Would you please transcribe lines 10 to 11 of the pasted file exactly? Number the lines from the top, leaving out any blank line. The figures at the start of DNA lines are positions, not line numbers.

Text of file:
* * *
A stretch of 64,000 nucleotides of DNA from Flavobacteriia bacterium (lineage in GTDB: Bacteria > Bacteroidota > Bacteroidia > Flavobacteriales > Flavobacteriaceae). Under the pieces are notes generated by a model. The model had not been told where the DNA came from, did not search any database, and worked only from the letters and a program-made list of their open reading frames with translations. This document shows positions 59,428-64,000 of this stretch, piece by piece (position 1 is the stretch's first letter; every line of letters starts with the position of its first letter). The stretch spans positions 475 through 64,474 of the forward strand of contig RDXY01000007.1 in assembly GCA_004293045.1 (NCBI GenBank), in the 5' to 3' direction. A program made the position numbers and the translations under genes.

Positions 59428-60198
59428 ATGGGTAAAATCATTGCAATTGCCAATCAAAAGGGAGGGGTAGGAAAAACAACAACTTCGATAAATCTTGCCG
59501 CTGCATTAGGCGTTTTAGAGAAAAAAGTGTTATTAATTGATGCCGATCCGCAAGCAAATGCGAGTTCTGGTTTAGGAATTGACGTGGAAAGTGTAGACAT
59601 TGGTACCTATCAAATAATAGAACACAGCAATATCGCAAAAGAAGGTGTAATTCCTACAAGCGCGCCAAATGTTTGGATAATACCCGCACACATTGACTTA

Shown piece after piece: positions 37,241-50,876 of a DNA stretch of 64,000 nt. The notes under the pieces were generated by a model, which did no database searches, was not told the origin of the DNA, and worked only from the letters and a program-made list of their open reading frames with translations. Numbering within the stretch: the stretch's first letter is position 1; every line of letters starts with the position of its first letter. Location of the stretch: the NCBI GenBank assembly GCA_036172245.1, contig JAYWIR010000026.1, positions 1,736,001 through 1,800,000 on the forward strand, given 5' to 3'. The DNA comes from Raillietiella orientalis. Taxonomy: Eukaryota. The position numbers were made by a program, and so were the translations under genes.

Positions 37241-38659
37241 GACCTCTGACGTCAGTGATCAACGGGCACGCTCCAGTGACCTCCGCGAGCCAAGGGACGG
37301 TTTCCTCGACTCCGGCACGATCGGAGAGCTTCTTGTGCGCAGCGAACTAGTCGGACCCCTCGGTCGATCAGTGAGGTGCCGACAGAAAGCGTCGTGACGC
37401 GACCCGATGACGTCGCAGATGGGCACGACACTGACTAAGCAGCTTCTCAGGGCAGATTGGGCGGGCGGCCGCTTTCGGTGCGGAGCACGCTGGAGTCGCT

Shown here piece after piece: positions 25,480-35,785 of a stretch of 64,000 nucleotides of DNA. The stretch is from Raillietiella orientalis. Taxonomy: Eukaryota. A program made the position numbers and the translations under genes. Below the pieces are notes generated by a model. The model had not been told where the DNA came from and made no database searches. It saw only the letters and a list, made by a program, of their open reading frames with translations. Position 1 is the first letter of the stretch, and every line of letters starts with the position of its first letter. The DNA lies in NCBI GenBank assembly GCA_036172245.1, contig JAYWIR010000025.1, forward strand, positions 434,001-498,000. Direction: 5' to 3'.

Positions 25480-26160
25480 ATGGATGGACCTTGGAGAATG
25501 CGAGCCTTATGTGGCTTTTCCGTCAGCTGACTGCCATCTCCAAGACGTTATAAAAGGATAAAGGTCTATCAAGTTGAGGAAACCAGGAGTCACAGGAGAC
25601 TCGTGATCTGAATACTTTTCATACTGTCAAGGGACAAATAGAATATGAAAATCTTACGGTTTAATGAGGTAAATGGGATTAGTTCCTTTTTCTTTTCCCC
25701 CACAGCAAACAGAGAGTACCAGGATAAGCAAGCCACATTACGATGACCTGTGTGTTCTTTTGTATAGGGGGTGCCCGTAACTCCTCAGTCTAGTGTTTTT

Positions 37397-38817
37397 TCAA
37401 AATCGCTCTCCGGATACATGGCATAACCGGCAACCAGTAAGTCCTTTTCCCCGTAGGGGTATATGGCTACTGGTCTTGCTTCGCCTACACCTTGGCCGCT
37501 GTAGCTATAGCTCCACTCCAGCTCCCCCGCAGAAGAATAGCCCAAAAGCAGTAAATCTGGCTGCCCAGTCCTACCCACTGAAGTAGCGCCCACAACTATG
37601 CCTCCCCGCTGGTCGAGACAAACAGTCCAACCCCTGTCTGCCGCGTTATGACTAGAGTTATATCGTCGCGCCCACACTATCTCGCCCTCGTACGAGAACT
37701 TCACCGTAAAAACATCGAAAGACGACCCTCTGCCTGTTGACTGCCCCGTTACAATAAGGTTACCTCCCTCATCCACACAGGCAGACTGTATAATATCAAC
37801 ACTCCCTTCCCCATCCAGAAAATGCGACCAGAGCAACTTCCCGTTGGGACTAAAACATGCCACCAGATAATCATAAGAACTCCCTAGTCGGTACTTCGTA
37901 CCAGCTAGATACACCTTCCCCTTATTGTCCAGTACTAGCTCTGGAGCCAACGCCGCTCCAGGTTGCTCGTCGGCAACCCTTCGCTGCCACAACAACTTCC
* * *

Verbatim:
37401 GACCCGATGACGTCGCAGATGGGCACGACACTGACTAAGCAGCTTCTCAGGGCAGATTGGGCGGGCGGCCGCTTTCGGTGCGGAGCACGCTGGAGTCGCT

Shown here piece after piece: positions 25,480-35,785 of a stretch of 64,000 nucleotides of DNA. The stretch is from Raillietiella orientalis. Taxonomy: Eukaryota. A program made the position numbers and the translations under genes. Below the pieces are notes generated by a model. The model had not been told where the DNA came from and made no database searches. It saw only the letters and a list, made by a program, of their open reading frames with translations. Position 1 is the first letter of the stretch, and every line of letters starts with the position of its first letter. The DNA lies in NCBI GenBank assembly GCA_036172245.1, contig JAYWIR010000025.1, forward strand, positions 434,001-498,000. Direction: 5' to 3'.